Online Textbook Bacteriology is continuously updated and includes information on Staphylococcus, MRSA, Streptococcus, E. coli, anthrax, cholera, tuberculosis, Lyme disease and other bacterial diseases of humans.
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The Online Textbook of Bacteriology is a general and medical microbiology text and includes discussion of staph, MRSA, strep, Anthrax, E. coli, cholera, tuberculosis, Lyme Disease and other bacterial pathogens.
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Tag words: Escherichia coli, E. coli, E. coli O157:H7, enteropathogenic E. coli, EPEC, enterotoxigenic E. coli, ETEC, LT toxin, ST toxin, vero toxin, shiga toxin, food poisoning, gastroenteritis, hemolytic uremic syndrome, HUS, neonatal meningitis, urinary tract infection, UTI.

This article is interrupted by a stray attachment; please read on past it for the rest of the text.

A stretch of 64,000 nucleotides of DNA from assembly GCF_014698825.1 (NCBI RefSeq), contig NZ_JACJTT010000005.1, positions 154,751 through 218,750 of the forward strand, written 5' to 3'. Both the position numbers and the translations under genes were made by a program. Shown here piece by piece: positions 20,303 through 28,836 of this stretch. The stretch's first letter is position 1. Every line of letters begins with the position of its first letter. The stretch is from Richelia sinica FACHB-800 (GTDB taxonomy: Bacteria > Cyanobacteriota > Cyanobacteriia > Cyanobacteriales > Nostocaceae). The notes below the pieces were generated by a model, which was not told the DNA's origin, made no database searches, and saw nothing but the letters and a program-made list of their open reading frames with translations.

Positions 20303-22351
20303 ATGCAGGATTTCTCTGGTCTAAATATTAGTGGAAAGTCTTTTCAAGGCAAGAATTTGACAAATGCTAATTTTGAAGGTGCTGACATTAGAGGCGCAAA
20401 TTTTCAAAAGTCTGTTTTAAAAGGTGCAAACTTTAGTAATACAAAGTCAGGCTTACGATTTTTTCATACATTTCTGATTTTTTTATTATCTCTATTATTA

Escherichia coli

Kingdom: Bacteria
Phylum: Proteobacteria
Class: Gamma Proteobacteria
Order: Enterobacteriales
Family: Enterobacteriaceae
Genus: Escherichia
Species: E. coli








Kenneth Todar currently teaches Microbiology 100 at the University of Wisconsin-Madison.  His main teaching interest include general microbiology, bacterial diversity, microbial ecology and pathogenic bacteriology.

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Pathogenic E. coli (page 1)

(This chapter has 4 pages)

© Kenneth Todar, PhD


E. coli O157:H7. Phase contrast image of cells immobilized on an agar-coated slide. William Ghiorse, Department of Microbiology, Cornell University, Ithaca, New York. Licensed for use by ASM Microbe Library http://www.microbelibrary.org